For as long as I can remember, I’ve looked up to Kevin Smith.
Not because he’s some Oscar-winning scribe or hugely successful director, but because, in the immortal words of Sinatra, he did it his way.
His scrappy, $27,000 film about convenience store workers made while he was a convenience store worker became an indie darling, and nabbed Smith the best reviews of his entire career. Clerk spoke to the downtrodden, minimum wage workers of the 1990s in a way nothing else had.
It’s a brilliant film, but for every Clerks is a Jersey Girl or Tusk. Smith doesn’t always hit it out of the park, but he can always be relied on for one thing – He makes movies that mean something to him, and he makes them on his time.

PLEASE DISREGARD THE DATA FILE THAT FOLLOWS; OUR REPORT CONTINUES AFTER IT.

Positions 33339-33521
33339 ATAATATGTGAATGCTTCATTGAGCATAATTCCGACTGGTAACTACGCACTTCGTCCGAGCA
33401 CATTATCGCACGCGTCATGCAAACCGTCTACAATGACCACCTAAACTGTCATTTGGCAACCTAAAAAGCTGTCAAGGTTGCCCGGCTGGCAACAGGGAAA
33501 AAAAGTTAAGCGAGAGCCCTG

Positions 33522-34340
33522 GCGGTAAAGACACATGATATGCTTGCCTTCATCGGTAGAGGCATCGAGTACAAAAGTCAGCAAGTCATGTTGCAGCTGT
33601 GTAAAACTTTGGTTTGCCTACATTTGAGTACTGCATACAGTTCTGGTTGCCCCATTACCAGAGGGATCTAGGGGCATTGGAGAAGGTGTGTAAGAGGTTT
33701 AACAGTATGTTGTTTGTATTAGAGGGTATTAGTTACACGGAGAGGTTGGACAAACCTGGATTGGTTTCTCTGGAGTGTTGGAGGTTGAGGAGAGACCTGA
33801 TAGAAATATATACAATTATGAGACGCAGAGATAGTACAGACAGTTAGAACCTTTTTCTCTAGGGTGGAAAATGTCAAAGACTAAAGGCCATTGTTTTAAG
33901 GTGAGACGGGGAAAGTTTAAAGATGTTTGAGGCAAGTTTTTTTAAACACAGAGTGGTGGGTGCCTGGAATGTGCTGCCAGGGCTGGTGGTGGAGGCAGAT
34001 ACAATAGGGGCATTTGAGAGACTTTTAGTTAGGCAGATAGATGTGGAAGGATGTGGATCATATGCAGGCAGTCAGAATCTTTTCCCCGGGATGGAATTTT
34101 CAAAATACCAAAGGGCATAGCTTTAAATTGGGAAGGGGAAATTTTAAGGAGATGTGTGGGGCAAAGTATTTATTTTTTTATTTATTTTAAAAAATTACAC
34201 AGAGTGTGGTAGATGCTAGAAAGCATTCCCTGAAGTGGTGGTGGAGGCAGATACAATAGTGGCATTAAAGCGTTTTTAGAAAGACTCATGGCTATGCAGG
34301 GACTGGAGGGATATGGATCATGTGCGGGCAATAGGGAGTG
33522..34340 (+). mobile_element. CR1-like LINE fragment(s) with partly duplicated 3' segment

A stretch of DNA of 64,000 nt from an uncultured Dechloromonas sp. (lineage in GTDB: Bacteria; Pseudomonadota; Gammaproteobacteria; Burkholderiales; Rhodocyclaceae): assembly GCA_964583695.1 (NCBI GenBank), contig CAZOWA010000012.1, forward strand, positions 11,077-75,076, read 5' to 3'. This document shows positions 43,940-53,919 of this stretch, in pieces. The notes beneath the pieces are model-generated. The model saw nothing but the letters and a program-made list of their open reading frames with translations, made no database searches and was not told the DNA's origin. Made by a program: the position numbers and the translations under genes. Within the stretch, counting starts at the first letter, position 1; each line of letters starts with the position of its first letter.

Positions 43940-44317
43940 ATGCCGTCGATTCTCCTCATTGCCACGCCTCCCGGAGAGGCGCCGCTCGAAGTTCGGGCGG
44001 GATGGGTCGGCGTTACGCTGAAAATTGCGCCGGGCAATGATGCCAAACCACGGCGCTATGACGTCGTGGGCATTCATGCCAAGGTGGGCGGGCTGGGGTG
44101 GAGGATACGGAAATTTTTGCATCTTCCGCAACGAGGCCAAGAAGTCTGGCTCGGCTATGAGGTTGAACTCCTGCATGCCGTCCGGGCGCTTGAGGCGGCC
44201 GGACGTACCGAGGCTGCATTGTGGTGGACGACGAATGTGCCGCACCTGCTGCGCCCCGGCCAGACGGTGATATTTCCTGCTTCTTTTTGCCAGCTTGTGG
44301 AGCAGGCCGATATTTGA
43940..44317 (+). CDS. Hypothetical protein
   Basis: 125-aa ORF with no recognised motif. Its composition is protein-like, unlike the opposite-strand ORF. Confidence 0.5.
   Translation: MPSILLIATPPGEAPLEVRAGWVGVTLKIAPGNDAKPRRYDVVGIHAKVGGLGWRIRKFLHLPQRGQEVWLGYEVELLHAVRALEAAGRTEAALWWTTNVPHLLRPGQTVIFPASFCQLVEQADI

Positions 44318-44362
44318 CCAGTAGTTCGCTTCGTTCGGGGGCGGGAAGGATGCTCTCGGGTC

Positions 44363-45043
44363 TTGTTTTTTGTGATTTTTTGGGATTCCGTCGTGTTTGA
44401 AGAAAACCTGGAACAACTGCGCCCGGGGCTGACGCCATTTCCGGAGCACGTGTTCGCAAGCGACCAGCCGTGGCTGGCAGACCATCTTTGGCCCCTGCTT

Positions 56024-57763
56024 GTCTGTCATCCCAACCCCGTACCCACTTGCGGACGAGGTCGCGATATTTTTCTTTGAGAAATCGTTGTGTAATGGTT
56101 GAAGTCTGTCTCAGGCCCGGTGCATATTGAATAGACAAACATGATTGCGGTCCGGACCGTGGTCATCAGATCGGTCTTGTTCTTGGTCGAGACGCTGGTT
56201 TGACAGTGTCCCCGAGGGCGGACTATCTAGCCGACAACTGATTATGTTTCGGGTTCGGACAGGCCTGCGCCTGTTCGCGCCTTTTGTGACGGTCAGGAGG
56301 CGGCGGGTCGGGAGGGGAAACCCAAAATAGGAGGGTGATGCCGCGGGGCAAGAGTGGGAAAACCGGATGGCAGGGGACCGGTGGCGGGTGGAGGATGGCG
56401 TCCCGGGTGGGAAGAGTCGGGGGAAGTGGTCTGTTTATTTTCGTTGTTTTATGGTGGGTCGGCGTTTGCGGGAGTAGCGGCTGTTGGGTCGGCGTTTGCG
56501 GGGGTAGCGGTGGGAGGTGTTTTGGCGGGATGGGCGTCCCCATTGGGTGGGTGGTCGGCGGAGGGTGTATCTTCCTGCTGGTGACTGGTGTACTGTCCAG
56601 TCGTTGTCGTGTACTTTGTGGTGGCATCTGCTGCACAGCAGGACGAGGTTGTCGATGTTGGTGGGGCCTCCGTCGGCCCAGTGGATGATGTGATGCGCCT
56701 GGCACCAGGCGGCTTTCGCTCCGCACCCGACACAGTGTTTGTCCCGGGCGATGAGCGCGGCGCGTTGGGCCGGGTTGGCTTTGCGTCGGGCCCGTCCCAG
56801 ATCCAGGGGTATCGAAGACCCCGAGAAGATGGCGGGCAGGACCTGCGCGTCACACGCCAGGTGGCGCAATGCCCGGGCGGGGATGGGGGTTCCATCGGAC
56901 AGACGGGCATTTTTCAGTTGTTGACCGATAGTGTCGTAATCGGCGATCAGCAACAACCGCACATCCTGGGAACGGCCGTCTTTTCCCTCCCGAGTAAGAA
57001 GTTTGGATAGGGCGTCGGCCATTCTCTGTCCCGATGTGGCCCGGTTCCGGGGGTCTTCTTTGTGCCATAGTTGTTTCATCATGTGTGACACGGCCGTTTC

Now, this wonderful little documentary – affectionately titled Clerk – explores Smith, his personal life, and the 25-year career he’s enjoyed so far. It explores the high and the lows, and puts the charismatic Smith front and centre, exactly where he deserves to be.
It’s no surprise that director Malcolm Ingram – who has podcasted and worked with Smith for more than a decade – creates a really affectionate portrayal of a man who’s ingrained in geek culture.
One thing I love about this documentary is that it focuses on all facets of Smith – from his love of comics and contributions to Marvel to his podcasting, speaker series and more – and I learned so much about him.
I do, however, wish there was a bit more edge here. Smith has had some major career misfires, and I felt like they were glossed over rather quickly in service of a simpler narrative.
That said, Clerk is an interesting study of an even more entertaining subject, even if it does pull its punches too often.